Land of longing

2013, November 20

Author: Artūras Valiauga

A landscape that is close to the sight and far in the memories, concealing the burial mounds of Nadruvians and Skalvians, emerged on the bones of Prussians, Lithuanians, Frenchmen, Germans, and Russians, defying any harmoniously balanced composition. The landscape of a place that is still fenced in, a Stalker zone that fills you with restlessness, by nature recognizable in treetop sunset, bright spring greenery, midsummer scents, sticky autumnal dirt in the road, and winter’s white silence. A land that has preserved the legend of Lithuania Minor and the memory of Kristijonas Donelaitis in the time cycle of The Seasons. The Land of Longing where the past is more persistent than the present.

Truth in these photographs is not what you can see, but what you can feel as you look.

Eglė Deltuvaitė, Arturas Valiauga


The photographic project The Land of Longing attempts to view Donelaitis’ Lithuania Minor in the context of today. The Königsberg area (Kaliningrad Oblast) localities recorded in the photographs have to do with the life experience of classical author and may, hopefully, have been the landscape of the social environment of his poem.

The Seasons by Kristijonas Donelaitis, this core masterpiece, fundamental for Lithuanian literature, and Arturas Valiauga’s The Land of Longing testify together to the subtlety of our history and our complicated identity. The archaic language used almost three centuries ago is quite far removed from today’s mundanity and, were it not for school curriculi, would probably only serve as the object of literature and history’s interest. Paradoxically, photography, one of the younger and most universal art forms, begins a complex dialogue about our perception of identity and of historical events and our collective memory, as it interprets one of the most complicated works of Lithuanian literature. This combination may at first sight look like an unfortunate misunderstanding, but in fact it brings together 17th century thinking and 21st century experiences, questioning the existence and establishing commonly human values and mistakes.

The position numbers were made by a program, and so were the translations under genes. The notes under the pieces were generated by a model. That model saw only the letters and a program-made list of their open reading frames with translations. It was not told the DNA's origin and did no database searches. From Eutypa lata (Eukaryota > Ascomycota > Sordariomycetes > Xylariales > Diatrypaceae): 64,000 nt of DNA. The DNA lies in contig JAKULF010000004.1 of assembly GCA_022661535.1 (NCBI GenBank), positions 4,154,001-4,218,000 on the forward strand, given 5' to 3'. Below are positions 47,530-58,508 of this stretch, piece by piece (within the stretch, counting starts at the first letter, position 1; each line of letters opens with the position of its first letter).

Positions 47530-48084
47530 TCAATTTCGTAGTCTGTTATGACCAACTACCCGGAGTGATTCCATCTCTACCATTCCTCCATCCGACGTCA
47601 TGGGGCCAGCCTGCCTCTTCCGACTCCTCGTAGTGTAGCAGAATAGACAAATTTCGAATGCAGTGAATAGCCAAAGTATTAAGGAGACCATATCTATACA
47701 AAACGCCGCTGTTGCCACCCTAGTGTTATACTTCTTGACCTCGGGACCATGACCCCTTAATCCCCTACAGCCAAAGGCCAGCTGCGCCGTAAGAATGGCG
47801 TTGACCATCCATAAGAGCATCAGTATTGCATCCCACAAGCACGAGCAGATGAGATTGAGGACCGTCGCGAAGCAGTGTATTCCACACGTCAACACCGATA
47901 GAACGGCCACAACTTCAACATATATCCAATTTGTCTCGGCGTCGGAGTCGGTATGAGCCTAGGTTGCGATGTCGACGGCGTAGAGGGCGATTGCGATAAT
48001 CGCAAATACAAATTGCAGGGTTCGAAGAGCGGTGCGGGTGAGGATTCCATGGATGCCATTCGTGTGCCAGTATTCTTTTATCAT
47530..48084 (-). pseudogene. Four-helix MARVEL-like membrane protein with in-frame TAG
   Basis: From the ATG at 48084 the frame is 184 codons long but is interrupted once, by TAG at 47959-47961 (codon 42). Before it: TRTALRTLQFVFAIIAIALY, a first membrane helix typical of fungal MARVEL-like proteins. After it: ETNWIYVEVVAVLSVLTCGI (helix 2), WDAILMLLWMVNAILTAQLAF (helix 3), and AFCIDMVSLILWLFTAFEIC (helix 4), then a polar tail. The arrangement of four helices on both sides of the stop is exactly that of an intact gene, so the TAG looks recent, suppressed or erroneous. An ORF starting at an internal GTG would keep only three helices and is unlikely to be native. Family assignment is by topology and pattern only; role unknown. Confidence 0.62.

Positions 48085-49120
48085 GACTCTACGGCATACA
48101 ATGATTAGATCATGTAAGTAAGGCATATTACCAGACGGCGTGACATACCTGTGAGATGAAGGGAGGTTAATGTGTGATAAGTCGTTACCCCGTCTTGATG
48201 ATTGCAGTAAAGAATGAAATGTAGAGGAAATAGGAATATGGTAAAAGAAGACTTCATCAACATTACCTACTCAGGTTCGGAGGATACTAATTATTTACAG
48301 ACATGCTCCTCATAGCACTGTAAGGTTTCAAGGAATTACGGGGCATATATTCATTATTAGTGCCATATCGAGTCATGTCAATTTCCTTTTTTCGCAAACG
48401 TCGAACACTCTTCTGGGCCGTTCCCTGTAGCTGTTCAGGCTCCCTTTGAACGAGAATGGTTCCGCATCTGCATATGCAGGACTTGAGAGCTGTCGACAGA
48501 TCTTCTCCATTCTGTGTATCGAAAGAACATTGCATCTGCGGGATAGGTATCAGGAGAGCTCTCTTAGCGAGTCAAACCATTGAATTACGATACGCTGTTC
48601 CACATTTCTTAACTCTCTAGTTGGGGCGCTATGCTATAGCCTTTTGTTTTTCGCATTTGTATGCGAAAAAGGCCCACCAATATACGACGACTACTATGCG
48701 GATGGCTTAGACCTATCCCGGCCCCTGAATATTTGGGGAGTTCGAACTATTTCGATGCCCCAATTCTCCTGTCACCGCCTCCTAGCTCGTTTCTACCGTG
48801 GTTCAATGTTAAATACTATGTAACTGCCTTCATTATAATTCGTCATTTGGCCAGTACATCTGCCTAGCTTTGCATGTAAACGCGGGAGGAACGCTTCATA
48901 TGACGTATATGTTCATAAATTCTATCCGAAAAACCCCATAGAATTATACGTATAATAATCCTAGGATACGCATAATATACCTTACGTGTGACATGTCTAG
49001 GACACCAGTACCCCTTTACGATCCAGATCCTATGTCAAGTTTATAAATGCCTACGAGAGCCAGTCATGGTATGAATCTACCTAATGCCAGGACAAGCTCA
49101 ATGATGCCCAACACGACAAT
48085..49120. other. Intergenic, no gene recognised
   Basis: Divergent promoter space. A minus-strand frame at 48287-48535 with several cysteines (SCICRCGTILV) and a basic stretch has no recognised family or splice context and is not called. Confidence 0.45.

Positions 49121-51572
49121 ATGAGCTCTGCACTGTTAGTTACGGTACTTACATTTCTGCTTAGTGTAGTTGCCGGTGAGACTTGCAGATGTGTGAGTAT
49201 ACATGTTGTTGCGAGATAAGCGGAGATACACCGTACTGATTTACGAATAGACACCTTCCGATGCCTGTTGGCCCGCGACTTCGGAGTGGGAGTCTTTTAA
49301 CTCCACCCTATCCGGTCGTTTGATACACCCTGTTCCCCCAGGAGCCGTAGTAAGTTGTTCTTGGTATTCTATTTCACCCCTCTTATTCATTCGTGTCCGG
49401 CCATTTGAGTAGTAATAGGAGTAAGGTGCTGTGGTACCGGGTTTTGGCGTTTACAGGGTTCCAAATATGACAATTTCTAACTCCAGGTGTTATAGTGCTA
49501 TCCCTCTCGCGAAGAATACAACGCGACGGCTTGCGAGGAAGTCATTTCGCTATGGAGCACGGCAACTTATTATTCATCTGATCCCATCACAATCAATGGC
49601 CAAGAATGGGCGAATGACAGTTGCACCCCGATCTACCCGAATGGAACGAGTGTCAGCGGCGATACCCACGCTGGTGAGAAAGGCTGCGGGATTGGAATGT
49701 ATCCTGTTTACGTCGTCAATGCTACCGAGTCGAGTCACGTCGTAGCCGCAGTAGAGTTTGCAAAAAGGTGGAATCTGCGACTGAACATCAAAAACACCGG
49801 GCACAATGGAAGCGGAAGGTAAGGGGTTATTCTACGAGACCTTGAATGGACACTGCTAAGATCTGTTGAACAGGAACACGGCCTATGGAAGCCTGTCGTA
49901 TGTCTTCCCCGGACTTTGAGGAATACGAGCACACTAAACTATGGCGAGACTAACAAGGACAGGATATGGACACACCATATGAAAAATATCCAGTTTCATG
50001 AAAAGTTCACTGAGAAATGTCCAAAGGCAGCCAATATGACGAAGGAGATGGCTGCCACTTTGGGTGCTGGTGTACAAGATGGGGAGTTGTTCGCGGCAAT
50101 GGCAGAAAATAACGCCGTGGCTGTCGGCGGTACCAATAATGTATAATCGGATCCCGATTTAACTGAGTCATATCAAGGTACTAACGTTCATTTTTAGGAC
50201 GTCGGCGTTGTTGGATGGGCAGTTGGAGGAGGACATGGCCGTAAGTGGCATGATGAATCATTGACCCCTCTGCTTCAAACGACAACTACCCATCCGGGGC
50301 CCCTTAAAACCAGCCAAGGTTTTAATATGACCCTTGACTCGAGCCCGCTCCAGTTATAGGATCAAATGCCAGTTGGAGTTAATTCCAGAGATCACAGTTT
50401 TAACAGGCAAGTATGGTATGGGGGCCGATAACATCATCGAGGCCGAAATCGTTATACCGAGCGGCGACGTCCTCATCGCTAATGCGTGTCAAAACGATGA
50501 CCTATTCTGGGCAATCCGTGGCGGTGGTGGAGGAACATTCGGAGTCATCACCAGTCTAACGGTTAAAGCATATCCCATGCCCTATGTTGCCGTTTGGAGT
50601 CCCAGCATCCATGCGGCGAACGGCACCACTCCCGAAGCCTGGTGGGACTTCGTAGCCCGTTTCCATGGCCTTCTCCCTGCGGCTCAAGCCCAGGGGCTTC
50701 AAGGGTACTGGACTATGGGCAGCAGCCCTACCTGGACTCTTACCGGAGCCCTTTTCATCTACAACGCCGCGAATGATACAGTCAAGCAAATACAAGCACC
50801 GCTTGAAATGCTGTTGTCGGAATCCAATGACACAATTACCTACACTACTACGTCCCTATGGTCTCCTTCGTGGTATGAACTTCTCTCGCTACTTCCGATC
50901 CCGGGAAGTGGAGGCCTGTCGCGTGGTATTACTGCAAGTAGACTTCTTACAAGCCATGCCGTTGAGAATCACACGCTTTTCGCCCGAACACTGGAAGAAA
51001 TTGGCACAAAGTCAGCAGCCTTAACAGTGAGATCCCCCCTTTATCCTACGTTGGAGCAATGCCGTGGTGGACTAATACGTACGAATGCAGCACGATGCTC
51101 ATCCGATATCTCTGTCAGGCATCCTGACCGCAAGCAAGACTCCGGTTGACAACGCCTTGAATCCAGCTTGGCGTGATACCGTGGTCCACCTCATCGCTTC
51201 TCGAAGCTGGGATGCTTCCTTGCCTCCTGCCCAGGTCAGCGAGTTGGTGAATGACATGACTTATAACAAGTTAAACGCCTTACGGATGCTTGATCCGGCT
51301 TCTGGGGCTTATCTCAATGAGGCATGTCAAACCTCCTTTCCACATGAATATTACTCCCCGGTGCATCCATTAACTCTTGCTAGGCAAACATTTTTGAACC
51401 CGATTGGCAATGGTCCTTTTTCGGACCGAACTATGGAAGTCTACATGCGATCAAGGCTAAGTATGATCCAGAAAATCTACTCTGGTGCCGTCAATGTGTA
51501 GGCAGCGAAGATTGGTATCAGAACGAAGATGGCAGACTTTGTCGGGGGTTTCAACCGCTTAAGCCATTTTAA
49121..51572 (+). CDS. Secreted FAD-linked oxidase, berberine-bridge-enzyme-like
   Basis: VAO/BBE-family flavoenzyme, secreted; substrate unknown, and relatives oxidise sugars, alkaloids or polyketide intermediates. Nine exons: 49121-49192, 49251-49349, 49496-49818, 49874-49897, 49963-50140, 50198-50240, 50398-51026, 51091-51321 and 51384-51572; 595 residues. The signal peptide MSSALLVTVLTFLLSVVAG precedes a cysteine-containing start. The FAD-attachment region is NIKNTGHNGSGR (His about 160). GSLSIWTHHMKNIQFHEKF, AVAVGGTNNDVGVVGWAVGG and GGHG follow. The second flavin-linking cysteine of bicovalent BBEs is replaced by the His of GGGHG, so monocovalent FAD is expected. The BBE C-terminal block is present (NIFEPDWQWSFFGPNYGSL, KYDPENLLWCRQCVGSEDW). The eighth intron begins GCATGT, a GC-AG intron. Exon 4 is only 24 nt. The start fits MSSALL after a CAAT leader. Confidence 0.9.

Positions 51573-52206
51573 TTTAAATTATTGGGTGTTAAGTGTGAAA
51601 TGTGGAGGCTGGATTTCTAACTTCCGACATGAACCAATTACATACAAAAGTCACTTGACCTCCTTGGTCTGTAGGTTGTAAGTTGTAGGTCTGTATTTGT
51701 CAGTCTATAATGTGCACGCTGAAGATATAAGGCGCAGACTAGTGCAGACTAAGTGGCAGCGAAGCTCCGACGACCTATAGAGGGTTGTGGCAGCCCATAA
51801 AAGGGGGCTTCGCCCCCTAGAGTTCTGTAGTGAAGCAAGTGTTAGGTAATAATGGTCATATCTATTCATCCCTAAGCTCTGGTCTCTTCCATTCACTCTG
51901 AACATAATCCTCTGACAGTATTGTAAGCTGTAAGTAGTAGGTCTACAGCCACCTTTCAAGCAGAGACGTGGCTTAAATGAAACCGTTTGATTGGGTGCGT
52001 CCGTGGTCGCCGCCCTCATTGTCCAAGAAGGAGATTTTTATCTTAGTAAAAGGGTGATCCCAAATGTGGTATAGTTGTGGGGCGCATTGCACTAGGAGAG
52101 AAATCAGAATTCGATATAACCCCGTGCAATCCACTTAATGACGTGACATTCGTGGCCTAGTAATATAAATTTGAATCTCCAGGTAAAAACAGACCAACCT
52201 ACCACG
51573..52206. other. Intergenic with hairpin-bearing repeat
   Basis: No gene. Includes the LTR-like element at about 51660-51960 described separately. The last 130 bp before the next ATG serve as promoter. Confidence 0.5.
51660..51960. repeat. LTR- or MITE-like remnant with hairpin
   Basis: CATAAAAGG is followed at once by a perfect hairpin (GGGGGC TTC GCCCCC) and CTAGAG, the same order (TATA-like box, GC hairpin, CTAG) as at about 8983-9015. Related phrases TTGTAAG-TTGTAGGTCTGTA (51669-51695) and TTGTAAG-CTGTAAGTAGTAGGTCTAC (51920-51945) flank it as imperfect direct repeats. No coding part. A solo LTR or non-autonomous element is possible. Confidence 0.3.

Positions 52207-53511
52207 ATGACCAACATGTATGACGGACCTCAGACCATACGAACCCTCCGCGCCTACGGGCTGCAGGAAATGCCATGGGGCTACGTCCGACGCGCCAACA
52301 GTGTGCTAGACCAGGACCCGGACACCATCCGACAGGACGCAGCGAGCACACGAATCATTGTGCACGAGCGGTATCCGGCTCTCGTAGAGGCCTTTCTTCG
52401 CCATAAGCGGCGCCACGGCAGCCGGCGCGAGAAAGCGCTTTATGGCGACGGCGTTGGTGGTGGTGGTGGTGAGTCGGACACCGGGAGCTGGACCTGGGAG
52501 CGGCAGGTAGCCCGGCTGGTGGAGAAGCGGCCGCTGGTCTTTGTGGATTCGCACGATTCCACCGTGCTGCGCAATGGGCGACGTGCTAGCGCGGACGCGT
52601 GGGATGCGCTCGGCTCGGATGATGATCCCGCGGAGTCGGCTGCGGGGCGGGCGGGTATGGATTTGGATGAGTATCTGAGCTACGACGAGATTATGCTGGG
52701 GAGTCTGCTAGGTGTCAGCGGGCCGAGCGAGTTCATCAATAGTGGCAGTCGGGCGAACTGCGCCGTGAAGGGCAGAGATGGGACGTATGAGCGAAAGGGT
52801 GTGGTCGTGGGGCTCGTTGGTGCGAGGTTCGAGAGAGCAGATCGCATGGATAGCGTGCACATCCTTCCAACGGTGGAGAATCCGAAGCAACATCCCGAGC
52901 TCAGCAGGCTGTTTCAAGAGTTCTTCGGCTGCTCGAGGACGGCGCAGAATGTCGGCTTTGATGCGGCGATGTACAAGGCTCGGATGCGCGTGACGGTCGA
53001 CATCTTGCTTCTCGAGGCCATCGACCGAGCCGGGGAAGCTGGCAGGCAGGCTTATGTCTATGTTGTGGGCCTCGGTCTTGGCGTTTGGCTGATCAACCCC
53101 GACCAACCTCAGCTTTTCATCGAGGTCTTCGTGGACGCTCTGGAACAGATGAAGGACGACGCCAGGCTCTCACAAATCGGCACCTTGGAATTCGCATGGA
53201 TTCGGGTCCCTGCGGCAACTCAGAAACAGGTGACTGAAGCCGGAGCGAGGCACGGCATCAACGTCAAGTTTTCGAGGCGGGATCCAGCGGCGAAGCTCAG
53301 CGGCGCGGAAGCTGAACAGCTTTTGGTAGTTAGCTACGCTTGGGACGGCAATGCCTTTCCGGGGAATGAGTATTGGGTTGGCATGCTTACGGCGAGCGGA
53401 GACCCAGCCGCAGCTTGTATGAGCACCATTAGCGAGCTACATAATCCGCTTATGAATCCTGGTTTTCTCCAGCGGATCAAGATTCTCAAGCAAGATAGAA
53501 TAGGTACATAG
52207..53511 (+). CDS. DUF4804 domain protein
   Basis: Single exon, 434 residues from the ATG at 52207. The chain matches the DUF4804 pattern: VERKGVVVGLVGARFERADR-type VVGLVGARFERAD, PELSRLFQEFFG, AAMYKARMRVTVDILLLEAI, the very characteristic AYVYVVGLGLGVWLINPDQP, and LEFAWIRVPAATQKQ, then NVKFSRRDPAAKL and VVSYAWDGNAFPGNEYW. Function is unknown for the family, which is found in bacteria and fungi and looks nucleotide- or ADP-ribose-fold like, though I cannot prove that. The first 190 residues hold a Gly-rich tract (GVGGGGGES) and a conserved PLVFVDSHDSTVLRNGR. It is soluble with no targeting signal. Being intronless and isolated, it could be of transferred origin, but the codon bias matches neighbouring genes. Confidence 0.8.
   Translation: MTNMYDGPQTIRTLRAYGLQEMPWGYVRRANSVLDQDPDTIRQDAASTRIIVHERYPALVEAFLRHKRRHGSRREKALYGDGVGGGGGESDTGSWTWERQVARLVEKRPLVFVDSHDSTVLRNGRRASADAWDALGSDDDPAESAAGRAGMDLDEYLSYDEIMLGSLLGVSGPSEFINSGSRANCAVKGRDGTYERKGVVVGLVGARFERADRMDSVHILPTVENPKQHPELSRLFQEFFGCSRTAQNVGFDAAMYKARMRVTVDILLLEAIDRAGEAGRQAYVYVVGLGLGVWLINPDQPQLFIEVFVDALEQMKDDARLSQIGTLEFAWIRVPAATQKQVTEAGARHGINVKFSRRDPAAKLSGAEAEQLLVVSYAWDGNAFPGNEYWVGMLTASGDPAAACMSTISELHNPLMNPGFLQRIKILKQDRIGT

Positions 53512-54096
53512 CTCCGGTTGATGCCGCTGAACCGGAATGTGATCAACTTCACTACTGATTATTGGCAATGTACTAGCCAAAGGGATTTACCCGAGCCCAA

The four languages used purposely in the book draw parallels between history and the flow of time inseparable from it, forming the context for the photography project. But that’s not all. A book within the book touches on the meaning of the so-called Lithuania Minor region for the history of Lithuania itself and its culture. There is probably no other land outside the mapped territory of our country so alive and permanent in our minds. This may be why being in that land and reflecting on historical facts, legends, and stories evokes a sense of restlessness. This is not a fear of loss, but of recognition, which becomes nostalgia once fully perceived. It is nostalgia for foreign and familiar landscapes, faces, language, architecture, and memory without experience. Valiauga’s photographs let us experience through images, creating a photodocumentary justification of nostalgia.

The photographs are about a Russian region where the third generation after the wars grows without searching for their roots in the “broad fatherland”. They forge their own social identity, linking it with the reviving consumer vision of Prussian culture that encourages economic, political, and cultural change in the region.

These subjective photographic documents, touching history ever so slightly and following in the steps of Donelaitis’ biography, become a chronicle of modern Königsberg area, a visual, non-verbal Seasons. A book within the book. It is about longing.